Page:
A woman who worked as a software engineer in Seattle hacked into a server holding customer information for Capital One and obtained the personal data of more than 100 million people, federal prosecutors said Monday, in one of the largest thefts of data from a bank.
The suspect, Paige Thompson, 33, left a trail online for investigators to follow as she boasted about the hacking, according to court documents in Seattle, where she was arrested and charged with one count of computer fraud and abuse.
Thompson, who formerly worked for Amazon Web Services, which hosted the Capital One database that was breached, was listed as the organizer of a group on Meetup, a social network, called Seattle Warez Kiddies, described as a gathering for "anybody with an appreciation for distributed systems, programming, hacking, cracking." The FBI said it noticed her activity on Meetup and used it to trace her other online activities, eventually linking her to posts describing the data theft on Twitter and the Slack messaging service.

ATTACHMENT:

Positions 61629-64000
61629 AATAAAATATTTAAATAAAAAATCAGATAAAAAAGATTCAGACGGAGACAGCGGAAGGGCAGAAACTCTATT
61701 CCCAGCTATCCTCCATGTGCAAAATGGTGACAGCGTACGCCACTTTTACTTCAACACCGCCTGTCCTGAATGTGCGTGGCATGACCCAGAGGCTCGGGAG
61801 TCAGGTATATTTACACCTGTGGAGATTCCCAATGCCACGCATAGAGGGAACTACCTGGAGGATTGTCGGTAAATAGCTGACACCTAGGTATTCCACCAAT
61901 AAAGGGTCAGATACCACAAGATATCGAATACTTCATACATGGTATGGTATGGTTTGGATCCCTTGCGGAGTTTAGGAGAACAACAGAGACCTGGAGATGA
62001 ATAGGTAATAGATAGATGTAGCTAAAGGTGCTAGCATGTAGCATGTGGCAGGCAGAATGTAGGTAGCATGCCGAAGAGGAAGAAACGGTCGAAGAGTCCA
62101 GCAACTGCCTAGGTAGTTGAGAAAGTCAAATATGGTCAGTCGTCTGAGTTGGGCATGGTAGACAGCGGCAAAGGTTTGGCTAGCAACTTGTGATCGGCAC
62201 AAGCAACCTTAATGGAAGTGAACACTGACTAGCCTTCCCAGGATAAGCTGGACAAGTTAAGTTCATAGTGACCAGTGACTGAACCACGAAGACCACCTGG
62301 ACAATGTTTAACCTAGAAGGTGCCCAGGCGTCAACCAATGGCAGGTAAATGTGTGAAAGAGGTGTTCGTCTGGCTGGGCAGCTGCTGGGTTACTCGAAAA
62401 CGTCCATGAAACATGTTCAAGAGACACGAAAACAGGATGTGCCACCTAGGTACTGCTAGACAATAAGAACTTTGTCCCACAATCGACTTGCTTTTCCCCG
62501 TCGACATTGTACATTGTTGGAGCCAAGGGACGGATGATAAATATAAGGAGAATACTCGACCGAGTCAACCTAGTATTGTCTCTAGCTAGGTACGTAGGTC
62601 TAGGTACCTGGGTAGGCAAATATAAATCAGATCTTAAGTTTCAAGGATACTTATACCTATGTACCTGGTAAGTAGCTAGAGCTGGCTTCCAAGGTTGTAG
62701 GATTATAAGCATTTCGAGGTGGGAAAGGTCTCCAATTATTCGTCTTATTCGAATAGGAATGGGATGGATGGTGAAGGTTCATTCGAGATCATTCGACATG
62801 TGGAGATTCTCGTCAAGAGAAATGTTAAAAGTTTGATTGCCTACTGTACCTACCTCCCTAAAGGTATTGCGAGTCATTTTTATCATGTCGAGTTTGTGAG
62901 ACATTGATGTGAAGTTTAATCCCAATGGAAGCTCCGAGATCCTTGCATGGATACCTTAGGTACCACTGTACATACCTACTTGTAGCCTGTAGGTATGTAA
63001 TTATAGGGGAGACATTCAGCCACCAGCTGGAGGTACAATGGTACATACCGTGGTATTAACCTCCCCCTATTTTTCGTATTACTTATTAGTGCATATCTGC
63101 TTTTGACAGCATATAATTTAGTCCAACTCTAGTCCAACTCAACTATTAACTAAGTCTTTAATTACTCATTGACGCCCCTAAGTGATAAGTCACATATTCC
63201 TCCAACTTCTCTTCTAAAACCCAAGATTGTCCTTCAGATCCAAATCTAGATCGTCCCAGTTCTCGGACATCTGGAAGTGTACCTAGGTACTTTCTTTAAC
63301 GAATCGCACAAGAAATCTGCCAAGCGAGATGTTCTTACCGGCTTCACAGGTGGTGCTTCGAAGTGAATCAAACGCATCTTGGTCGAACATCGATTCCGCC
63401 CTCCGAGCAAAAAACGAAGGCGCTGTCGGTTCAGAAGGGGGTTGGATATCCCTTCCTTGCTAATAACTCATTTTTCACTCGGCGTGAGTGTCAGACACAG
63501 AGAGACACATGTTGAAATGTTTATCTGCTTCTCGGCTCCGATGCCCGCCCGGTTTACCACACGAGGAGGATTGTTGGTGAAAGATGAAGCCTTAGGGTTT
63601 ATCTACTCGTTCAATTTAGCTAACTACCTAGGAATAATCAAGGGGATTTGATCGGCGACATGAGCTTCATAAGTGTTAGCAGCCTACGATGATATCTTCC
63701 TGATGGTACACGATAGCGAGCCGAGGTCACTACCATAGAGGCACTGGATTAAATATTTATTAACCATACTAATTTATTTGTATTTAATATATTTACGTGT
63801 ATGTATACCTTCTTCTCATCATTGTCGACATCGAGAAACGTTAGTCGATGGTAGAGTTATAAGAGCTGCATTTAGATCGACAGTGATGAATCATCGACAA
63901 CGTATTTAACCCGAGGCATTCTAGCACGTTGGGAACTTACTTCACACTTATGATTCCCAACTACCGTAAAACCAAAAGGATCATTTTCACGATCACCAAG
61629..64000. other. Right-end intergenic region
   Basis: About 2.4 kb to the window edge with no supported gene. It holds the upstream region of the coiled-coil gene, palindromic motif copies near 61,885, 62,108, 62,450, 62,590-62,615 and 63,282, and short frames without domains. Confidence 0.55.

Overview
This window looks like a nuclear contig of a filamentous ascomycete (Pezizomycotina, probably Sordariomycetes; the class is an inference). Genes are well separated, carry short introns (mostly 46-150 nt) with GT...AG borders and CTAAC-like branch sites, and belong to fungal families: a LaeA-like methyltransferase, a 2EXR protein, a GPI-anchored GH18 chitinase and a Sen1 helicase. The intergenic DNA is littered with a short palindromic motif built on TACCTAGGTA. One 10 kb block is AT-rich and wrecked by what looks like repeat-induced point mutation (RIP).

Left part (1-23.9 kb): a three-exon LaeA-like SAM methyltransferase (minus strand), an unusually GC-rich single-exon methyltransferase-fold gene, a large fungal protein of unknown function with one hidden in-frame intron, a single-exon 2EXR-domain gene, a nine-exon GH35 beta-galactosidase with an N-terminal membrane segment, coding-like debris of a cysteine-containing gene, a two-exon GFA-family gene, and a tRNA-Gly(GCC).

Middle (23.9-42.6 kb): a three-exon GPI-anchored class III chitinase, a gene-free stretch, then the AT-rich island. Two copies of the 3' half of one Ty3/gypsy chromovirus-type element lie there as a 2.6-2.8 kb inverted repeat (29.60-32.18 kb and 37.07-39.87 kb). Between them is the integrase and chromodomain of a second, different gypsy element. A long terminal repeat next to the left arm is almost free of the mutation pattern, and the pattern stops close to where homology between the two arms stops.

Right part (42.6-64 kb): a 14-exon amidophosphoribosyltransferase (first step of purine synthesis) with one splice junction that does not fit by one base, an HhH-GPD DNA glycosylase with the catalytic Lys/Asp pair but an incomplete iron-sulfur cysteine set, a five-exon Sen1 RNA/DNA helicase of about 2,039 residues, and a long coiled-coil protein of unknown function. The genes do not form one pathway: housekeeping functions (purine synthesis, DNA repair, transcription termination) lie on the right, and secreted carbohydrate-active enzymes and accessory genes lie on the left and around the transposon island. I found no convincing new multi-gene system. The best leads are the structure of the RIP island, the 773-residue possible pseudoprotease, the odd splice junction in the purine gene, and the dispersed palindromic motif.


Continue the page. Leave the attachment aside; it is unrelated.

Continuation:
"I've basically strapped myself with a bomb vest," Thompson wrote in a Slack post, according to prosecutors, "dropping capital ones dox and admitting it."
According to court papers and Capital One, Thompson stole 140,000 Social Security numbers and 80,000 bank account numbers in the breach.
In all, more than 100 million people in the United States and Canada were affected, the company said Monday. The breach also compromised 1 million Canadian social insurance numbers -- the equivalent of Social Security numbers for Americans.
The information came from credit card applications by consumers and small businesses made as early as 2005 and as recently as 2019, according to Capital One.
"Based on our analysis to date," the bank said in a statement, "we believe it is unlikely that the information was used for fraud or disseminated by this individual."
The FBI agent who investigated the breach said in court papers that Thompson gained access to the sensitive data through a "misconfiguration" of a firewall on a Web application that would allow a hacker to communicate with the server where Capital One was storing its information and, eventually, obtain customer files.
On Monday, FBI agents executed a search warrant on Thompson's house. They seized "numerous digital devices," prosecutors said, and found on them "items that referenced Capital One" and Amazon, which they referred to in the complaint only as the "cloud computing company."
Capital One said the bank account numbers were linked to customers with "secured" credit cards. Secured cards require customers to put forth a sum of money -- $200 or $250 -- in exchange for a card.
A Section on 07/30/2019
Print Headline: Woman charged in bank-server hacking